In 1919, after sixteen years of marriage, the Kleins separated, and a divorce took place a few years later. The following year, aged thirty-eight, Melanie Klein moved to Berlin (anti-Semitism was rife in Hungary) and set up as a psychoanalyst in earnest. Already she had strong convictions about the need to analyze very young children, and she developed her play-therapy techniques with the child patients she was seeing. She was still analyzing son Erich and, true to her beliefs, she ascribed his problems to sexual anxieties rather than to a broken home, a depressed mother, and a change of city. By 1924 Klein was a full member of the Berlin Psychoanalytical Society and having further analysis with Karl Abraham.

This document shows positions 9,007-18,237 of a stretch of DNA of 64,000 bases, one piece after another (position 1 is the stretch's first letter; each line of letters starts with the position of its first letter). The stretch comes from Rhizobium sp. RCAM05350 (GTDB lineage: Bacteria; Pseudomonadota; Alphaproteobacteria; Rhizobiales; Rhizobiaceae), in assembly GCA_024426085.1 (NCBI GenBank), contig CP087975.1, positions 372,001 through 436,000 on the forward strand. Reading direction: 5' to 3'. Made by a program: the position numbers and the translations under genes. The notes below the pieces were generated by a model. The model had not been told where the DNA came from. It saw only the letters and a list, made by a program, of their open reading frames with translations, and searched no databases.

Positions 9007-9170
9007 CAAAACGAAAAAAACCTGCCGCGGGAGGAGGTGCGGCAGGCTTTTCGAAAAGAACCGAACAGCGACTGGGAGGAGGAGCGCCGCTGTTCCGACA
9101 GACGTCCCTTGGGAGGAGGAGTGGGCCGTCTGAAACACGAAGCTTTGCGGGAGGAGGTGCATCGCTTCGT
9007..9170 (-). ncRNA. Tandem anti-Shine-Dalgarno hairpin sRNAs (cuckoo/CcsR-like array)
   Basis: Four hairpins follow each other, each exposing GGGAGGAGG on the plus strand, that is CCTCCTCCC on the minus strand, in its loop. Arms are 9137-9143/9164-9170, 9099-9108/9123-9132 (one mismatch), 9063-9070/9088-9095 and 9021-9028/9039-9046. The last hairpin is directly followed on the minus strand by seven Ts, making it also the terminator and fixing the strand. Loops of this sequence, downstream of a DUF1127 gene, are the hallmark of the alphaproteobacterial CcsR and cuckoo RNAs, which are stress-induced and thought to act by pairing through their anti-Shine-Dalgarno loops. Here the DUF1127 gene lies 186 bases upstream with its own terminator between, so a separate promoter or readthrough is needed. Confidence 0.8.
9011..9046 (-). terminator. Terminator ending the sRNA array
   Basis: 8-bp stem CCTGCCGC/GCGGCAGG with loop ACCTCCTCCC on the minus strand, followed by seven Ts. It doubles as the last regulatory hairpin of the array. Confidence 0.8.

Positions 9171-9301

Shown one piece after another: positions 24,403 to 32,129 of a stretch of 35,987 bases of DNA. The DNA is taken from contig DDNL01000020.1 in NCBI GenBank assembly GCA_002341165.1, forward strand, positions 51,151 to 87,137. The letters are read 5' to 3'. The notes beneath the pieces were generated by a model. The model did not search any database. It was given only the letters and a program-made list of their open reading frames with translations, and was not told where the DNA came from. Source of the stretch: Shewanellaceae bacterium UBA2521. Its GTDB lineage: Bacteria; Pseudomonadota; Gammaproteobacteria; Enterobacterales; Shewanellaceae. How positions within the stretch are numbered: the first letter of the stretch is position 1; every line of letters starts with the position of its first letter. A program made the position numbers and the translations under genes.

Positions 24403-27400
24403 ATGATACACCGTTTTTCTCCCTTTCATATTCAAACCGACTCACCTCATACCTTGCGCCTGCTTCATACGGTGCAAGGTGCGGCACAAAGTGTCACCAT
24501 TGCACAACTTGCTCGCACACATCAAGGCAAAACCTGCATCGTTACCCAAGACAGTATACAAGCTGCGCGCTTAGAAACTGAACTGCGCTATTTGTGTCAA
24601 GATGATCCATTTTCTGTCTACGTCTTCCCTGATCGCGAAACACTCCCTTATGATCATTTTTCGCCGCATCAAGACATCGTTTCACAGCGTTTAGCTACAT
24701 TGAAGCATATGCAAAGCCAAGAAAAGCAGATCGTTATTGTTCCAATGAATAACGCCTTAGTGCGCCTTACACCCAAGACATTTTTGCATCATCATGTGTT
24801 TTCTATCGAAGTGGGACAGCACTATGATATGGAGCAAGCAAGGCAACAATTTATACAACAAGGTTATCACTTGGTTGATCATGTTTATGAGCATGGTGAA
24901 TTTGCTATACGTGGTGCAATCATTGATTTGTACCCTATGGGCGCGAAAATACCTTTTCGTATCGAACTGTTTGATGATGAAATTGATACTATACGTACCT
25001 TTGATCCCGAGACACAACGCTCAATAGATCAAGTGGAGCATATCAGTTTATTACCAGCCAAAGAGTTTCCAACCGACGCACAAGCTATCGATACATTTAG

Which is where the Strachey correspondence of Bloomsbury/Freud comes in, being letters written from Berlin and London in 1924–1925. James Strachey was a member of the celebrated, cerebral family and brother of Lytton Strachey; his wife Alix, a bluestocking and a member of the same Bloomsbury set. They were not the only Bloomsbury members to be dedicated to psychoanalysis; Adrian Stephen, Virginia Woolf’s brother, and his wife Karin trained as analysts; Lytton Strachey, in a letter appended to this book, was congratulated by Freud on the insights in Elizabeth and Essex. Though Virginia Woolf was hostile to psychoanalysis, the two worlds of Bloomsbury/Freud were not as removed from each other as they sound. But there is, all the same, an incongruity about the juxtaposition that gives this correspondence a particular charm.